Philanthropist Michio Kaku, in one of his talks for Big Think said “middlemen- the friction of capitalism- will be obliterated. So who will benefit in the white collar world? Workers who engage in intellectual capitalism.” He continued to explain how intellectual capitalism will be in high demand in a future where markets are governed by artificial intelligence. He said “intellectual capitalism involves common sense: creativity, imagination, leadership, analysis, telling a joke, writing a script or a book, doing science.”Ever wondered how much of this you learn through STEM curricula? An astronomy course? An engineering course? A pharmacy course?

 

The importance of the Liberal Arts – the study of Frida Khalo, of Shakespeare, of arts, music, literatures, humanities, sociologies along withmathematics, biology and the sciences has always been evident to academicians. Well aware how mastering a singular skill only makes a well-oiledmachine out of us, they agree to suppress the importance of this field as they are bounded by unseen limitations.In light of this, the United States founded the LEAP – Liberal Education and America’s Promise, in 2005.It is a national advocacy, campus action, and research initiative that champions the importance of a 21st century liberal education for individuals and for a nation dependent on economic creativity and democratic vitality. It is based on the fact that employers now seek college graduates with a broader set of skills and knowledge, so much, that Liberal Arts graduates are now employed in Silicon Valley!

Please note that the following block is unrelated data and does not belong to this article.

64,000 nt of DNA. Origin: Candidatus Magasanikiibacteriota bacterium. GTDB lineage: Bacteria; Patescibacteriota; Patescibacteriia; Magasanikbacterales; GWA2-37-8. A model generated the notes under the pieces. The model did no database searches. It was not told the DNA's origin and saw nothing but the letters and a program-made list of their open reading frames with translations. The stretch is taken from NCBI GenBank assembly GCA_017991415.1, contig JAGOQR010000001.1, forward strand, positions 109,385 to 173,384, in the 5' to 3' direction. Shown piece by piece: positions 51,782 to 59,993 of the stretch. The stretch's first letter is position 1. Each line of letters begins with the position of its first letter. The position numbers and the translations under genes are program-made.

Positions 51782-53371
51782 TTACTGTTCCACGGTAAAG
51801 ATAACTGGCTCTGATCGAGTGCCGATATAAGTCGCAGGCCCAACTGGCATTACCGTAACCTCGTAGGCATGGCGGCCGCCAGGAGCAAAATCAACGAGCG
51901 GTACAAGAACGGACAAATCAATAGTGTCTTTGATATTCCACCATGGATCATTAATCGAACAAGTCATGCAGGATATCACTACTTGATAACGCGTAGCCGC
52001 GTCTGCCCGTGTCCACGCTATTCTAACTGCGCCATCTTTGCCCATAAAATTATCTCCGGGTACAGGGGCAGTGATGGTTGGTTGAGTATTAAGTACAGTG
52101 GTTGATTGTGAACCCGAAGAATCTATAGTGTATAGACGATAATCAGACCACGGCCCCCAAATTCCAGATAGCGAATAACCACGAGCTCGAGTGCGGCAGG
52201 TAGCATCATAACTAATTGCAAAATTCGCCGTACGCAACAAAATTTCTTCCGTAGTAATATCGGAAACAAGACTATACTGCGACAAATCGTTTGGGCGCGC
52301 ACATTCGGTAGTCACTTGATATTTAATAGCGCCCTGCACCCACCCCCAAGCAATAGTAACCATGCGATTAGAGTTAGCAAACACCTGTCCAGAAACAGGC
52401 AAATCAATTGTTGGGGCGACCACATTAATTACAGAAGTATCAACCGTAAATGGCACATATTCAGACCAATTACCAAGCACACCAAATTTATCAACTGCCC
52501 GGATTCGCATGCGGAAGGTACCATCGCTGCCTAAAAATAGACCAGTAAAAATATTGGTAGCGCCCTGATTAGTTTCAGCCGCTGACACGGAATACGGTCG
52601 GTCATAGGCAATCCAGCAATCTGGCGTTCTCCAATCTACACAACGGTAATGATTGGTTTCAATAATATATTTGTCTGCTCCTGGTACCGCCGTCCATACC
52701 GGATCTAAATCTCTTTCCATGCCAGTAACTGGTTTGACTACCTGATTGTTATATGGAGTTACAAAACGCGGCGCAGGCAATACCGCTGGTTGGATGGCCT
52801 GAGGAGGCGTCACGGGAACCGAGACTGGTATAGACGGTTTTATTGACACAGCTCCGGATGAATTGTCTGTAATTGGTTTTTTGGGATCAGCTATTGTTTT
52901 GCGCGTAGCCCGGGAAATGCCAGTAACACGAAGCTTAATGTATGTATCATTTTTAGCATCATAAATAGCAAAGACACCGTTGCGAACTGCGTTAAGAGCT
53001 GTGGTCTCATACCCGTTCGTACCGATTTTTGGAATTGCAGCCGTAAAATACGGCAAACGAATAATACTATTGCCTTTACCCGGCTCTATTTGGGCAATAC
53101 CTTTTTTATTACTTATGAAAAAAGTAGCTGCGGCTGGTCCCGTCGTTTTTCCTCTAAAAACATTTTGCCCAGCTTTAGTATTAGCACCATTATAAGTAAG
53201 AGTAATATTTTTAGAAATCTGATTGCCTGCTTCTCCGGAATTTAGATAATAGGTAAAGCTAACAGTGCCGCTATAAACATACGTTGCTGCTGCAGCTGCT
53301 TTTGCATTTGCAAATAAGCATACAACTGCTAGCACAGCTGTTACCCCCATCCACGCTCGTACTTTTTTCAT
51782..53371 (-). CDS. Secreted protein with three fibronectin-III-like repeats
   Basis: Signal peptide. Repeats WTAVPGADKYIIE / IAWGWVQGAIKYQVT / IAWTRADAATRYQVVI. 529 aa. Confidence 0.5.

For Bangladesh, the Liberal arts education is not such a choice. Lack of multiplicity harshly divides our communities into the superlative and the creative. Minds are unstable, craving the arts and humanities, force fed with only with the logical and rational. The resultant – a community driven by false media reports, cold blooded murder of expressionists, outrageous destruction of colonial heritage structures, and thoughtless demolition of female sculptures within the city. In other words, a war of concepts: the logical or the creative or the logical and the creative, or in our case the logical replaced by the religious.

De-streamlining the conservative academic syllabus from its selfish aims of serving only those that fund academic institutions has become fundamental for the development of this country. Enrolling in a field which practices critical thinking and trains pupils to read and write analytically is inevitable for us now if we aspire for a balanced and liberal society. Teaching the essentials of a humanist mannerism, the Liberal Arts promises to produce thoughtful scientists, creative bankers and skilled designers. Think of mechanical engineers who recognize the arts, economists who minored in environmental sciences and social workers who have a background in engineering. Think of entrepreneurs who have knowledge in the sciences, a Donald Trump with knowledge of anthropology and environmental pollution.

In our contest to be a part of a developed economy we forget the necessity of being thoughtful humanists, pioneers and thinkers. Driven by the harsh reality that STEM graduates are offered a better remuneration, we forget what we had once dreamt of becoming just a geologist. We do not question why the societyonly accepts technocratsto be the educated ones.We submit to oppose the Liberal Arts, unconsciously aware of the benefits of a multidisciplinary erudite with the knowledge of an encyclopedia and the heart of a romantic.

Do we submit to the existing socio – economic hierarchy? Would you now allow your children to become the good for nothing musician, the illiterate painter, the failure of a comic artist or the illogical novelist? Would you dare, to step out from the conformist academia, and learn to be a master of all trades but the jack of none? Would you dare to be Jack Ma – Chairman, Alibaba, or would you be the highest paid IT officer who works for Google?